Each side of the cover is basically an envelope. The first and last page of the paper block slides into each side.



Cut and fold this shape, then glue together the flaps on each side.





DETAILED INSTRUCTIONS

Measure and mark a 1.25" strip across the bottom for the strap.

Hold the paper block on its spine in the approximate middle of the remaining space. Exact measurements aren't critical here. I just eyeballed it. Draw a loose pencil line all the way around. Again, precision isn't critical here. I've done it with a black marker so it would show in the photo. This will be the spine area of the sketchbook.


Cut the strap portion off and set aside for later.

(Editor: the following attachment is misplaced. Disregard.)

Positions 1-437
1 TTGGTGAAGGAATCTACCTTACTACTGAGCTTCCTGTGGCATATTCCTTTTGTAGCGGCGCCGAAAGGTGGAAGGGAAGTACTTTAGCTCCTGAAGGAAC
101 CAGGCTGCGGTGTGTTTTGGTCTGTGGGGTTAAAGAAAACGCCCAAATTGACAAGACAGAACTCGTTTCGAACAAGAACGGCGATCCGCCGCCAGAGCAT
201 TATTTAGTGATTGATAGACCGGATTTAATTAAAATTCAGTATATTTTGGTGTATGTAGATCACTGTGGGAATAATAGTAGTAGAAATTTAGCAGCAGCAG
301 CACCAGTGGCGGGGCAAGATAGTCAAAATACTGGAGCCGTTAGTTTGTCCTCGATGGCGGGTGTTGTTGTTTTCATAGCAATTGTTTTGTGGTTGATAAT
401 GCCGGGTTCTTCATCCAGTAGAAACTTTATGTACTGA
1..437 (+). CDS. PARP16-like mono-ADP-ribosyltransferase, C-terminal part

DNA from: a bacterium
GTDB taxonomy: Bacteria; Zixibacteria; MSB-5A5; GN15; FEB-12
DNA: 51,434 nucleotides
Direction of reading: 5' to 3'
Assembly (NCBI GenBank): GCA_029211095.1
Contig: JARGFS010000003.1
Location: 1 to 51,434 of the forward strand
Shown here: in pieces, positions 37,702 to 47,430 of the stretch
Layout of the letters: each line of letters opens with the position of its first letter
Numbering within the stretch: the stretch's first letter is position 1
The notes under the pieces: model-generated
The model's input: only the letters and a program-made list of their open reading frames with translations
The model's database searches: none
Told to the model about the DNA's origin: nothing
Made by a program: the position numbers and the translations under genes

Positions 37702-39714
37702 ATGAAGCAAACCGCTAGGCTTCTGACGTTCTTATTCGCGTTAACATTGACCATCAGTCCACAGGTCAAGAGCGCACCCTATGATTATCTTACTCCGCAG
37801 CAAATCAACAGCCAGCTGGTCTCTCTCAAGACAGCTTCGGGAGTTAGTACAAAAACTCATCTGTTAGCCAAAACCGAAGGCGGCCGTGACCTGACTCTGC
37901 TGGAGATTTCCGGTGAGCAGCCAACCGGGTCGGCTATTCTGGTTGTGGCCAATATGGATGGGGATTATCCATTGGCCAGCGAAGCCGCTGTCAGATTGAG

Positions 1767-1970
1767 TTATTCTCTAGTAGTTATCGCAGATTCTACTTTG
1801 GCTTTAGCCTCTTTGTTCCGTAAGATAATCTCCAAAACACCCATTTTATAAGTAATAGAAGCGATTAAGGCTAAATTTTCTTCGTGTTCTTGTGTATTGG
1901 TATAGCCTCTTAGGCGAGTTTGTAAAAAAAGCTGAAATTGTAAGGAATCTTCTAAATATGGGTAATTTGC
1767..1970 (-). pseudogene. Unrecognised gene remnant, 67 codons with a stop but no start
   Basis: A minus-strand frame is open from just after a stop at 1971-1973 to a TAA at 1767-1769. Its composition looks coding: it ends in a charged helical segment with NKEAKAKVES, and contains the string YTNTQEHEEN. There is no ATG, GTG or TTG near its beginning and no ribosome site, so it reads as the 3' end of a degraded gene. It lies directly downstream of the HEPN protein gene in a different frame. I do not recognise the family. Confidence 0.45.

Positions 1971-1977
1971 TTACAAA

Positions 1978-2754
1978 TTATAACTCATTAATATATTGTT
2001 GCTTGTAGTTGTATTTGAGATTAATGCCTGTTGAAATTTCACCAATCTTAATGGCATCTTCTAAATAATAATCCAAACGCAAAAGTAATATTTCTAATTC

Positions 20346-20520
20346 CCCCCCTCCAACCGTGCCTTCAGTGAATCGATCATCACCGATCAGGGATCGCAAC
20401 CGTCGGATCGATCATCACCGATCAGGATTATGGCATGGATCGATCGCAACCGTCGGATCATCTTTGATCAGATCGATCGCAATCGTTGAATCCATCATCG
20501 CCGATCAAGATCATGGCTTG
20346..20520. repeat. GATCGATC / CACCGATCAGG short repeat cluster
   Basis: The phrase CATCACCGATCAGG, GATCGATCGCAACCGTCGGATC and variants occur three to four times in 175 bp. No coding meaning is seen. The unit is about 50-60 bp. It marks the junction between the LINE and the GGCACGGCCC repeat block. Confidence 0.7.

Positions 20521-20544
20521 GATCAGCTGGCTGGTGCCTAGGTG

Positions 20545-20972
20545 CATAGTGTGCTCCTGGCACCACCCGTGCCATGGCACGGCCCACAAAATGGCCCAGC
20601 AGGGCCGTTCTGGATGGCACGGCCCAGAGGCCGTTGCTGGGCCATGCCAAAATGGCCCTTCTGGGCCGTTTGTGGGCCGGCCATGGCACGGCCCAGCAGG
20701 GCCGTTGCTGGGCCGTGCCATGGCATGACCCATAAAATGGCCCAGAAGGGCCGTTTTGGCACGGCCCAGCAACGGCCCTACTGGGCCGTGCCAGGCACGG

Just a smidge outside the drawn spine block, score a line all the way across the cardstock. Do this on all four sides. How big the "smidge" is depends on how much larger you want the cover relative to the pages. Err on the side of larger rather than smaller. If the cover is too close to the measurement of the paper block pages, the pages will be difficult to slide in.

CRITICAL: ALL SCORED LINES MUST BE ABSOLUTELY PARALLEL TO EACH OTHER AND THE EDGES OF THE CARDSTOCK.

That's the only critical part of the whole project. If the lines are not parallel, the cover will be a whomperjawed mess. Measure and score carefully.

The scoring lines are shown below in red (and black).



Lay the paper block down against the spine line and mark just beyond the edge of the pages. This will mark the width of the cover. Do this on both sides.

Score a line through that mark all the way across the cardstock. The project should now look like this: